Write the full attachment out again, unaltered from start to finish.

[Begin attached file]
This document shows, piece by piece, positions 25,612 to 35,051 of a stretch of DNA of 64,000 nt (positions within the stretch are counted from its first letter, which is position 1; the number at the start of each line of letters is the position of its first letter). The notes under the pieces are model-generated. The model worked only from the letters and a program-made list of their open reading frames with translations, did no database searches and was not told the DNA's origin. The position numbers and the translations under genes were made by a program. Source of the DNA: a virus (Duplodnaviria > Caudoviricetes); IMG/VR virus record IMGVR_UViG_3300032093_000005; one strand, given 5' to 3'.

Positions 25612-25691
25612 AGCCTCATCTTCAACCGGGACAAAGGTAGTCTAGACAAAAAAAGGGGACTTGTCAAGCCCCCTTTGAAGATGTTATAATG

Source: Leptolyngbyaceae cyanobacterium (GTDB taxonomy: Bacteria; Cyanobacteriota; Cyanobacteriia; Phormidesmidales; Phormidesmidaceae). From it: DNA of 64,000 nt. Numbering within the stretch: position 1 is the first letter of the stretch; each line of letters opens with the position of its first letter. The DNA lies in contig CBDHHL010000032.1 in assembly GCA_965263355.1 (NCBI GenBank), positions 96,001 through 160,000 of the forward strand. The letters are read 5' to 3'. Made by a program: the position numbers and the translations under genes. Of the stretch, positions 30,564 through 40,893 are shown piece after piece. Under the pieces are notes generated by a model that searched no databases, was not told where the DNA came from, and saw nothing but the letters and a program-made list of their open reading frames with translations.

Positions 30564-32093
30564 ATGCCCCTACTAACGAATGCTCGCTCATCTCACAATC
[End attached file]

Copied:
This document shows, piece by piece, positions 25,612 to 35,051 of a stretch of DNA of 64,000 nt (positions within the stretch are counted from its first letter, which is position 1; the number at the start of each line of letters is the position of its first letter). The notes under the pieces are model-generated. The model worked only from the letters and a program-made list of their open reading frames with translations, did no database searches and was not told the DNA's origin. The position numbers and the translations under genes were made by a program. Source of the DNA: a virus (Duplodnaviria > Caudoviricetes); IMG/VR virus record IMGVR_UViG_3300032093_000005; one strand, given 5' to 3'.

Positions 25612-25691
25612 AGCCTCATCTTCAACCGGGACAAAGGTAGTCTAGACAAAAAAAGGGGACTTGTCAAGCCCCCTTTGAAGATGTTATAATG

Source: Leptolyngbyaceae cyanobacterium (GTDB taxonomy: Bacteria; Cyanobacteriota; Cyanobacteriia; Phormidesmidales; Phormidesmidaceae). From it: DNA of 64,000 nt. Numbering within the stretch: position 1 is the first letter of the stretch; each line of letters opens with the position of its first letter. The DNA lies in contig CBDHHL010000032.1 in assembly GCA_965263355.1 (NCBI GenBank), positions 96,001 through 160,000 of the forward strand. The letters are read 5' to 3'. Made by a program: the position numbers and the translations under genes. Of the stretch, positions 30,564 through 40,893 are shown piece after piece. Under the pieces are notes generated by a model that searched no databases, was not told where the DNA came from, and saw nothing but the letters and a program-made list of their open reading frames with translations.

Positions 30564-32093
30564 ATGCCCCTACTAACGAATGCTCGCTCATCTCACAATC